Anne Militello. Photo by Sardi Klein.

Rather than become rooted in one world, Militello wanted to participate in all of them, expanding across the horizons. “When you have a full-time job with someone like Disney, even though they were very forgiving about leaving to do shows here and there,” the designer explains, “it got to the point where I wanted more time off to do some tours, so I moved on.” Militello left Disney and eventually started her own company, Vortex Lighting, in 1996.

As an artist, creating solely for herself, Militello does not think of what inspires other people, but as a designer, working with and for other people, she considers what people need from the project. “The first thing is what the intention is,” she says. “For me, every idea has to come from an intention. I don’t see how to work any other way. The tools are the last thing.” Whether it is a theatre production enforcing a message or a hotel conveying a social atmosphere, the intention informs her approach to light.

Worlds Of Light

Light Cycles. Photo by Ryan Muir.

For Light Cycles, a 150' installation for the World Financial Center at Three World Trade Center in New York, commissioned by Brookfield Arts, Militello wanted to infuse the design with “happy, loving energy” for the area had suffered greatly in the 9/11 terrorist attacks. Images of galaxies and nebulae from the Hubble Space Telescope, as well as jewels and gemstones found in nature, inspired Militello to create an environmental celebration of light and life. “I wanted to bring the sky down into the atrium,” she explains, “and I also wanted to bring the Earth up to it.” The designer activated the complex’s 10-story glass atrium, called the Winter Garden, by day and night, stringing up strands of various sized discs of color-changing LED panels, backed with mirrors. During the day, sunlight bounced off the mirrors, flickering with their movement, and at night, the light shone through the windows, spilling onto the river and out toward New Jersey. In a lucky accident, the coating used on the glass of the windows also reflected the light back into the garden. Light Cycles earned Pick of the Week by Time Out New York for three straight weeks after its debut.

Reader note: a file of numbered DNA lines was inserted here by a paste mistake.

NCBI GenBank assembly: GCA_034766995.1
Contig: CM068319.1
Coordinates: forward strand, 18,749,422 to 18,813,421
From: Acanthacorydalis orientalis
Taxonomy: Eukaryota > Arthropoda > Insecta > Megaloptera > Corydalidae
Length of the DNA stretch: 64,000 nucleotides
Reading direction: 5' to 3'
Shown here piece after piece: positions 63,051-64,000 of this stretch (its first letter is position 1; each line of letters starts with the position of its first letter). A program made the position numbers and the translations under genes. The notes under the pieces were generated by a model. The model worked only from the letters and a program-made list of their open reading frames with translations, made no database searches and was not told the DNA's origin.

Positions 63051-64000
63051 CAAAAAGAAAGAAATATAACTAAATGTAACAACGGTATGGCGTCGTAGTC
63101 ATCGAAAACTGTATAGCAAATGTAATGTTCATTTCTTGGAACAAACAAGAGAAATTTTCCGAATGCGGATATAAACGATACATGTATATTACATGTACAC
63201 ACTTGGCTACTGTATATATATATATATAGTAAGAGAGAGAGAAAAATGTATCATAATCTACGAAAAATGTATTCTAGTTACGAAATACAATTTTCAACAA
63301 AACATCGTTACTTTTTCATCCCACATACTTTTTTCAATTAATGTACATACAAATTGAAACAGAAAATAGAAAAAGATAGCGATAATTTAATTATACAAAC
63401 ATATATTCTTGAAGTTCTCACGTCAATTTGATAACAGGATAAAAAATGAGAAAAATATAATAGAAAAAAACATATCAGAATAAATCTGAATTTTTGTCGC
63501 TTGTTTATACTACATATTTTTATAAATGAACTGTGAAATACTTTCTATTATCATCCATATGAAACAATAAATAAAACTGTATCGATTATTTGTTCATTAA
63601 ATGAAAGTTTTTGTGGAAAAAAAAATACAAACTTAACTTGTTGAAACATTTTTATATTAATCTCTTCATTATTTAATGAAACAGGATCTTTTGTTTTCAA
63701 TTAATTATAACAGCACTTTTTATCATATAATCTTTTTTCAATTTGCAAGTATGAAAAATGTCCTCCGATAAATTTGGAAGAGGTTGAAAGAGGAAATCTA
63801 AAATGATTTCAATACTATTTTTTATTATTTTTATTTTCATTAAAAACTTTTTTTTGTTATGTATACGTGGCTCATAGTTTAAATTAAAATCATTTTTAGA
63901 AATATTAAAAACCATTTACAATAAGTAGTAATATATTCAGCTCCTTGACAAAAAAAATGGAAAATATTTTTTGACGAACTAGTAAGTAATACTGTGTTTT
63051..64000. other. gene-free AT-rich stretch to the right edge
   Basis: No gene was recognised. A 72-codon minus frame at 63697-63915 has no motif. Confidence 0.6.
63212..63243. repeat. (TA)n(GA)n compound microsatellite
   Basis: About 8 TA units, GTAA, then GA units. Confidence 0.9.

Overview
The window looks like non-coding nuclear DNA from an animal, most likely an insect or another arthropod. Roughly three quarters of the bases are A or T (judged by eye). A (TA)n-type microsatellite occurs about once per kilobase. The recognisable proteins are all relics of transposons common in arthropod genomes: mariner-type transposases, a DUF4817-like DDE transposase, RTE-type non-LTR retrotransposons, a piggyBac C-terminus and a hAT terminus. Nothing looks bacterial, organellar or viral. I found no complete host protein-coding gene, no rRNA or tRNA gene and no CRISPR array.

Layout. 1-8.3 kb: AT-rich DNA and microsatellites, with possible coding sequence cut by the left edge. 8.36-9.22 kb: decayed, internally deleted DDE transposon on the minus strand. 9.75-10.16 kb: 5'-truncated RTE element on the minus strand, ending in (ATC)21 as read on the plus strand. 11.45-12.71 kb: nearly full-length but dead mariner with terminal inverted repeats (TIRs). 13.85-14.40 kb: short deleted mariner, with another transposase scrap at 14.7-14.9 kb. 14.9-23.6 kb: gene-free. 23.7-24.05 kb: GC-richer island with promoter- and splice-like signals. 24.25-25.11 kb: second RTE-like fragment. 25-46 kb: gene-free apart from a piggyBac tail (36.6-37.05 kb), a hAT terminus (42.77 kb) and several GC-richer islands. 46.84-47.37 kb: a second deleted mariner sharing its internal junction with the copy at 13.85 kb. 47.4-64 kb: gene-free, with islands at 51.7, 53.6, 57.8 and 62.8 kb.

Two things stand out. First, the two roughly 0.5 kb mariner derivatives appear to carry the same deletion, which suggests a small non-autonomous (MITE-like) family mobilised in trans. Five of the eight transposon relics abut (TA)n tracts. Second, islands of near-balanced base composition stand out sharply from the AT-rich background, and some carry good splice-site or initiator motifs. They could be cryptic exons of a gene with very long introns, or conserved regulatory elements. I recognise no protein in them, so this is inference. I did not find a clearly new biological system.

Given her long career, Militello says her life experience has also influenced her work. “Sometimes the best lesson is the hardest lesson, which is to let go of your own ego,” she asserts, adding that, even when you have created a look you love, there are other collaborators, and you have to gauge what to fight for and when to let it go. “It can be tough to let an idea morph, but sometimes you can make a more beautiful piece of work that is the result of not just your creativity, but includes the different talents and voices around you,” she says. “The older I get, the less I want to fight, and it’s not that I’m giving up. It’s because I’m finding it easier to transpose my ideas.”

Tom Waits. Photo by Axis Debruyn.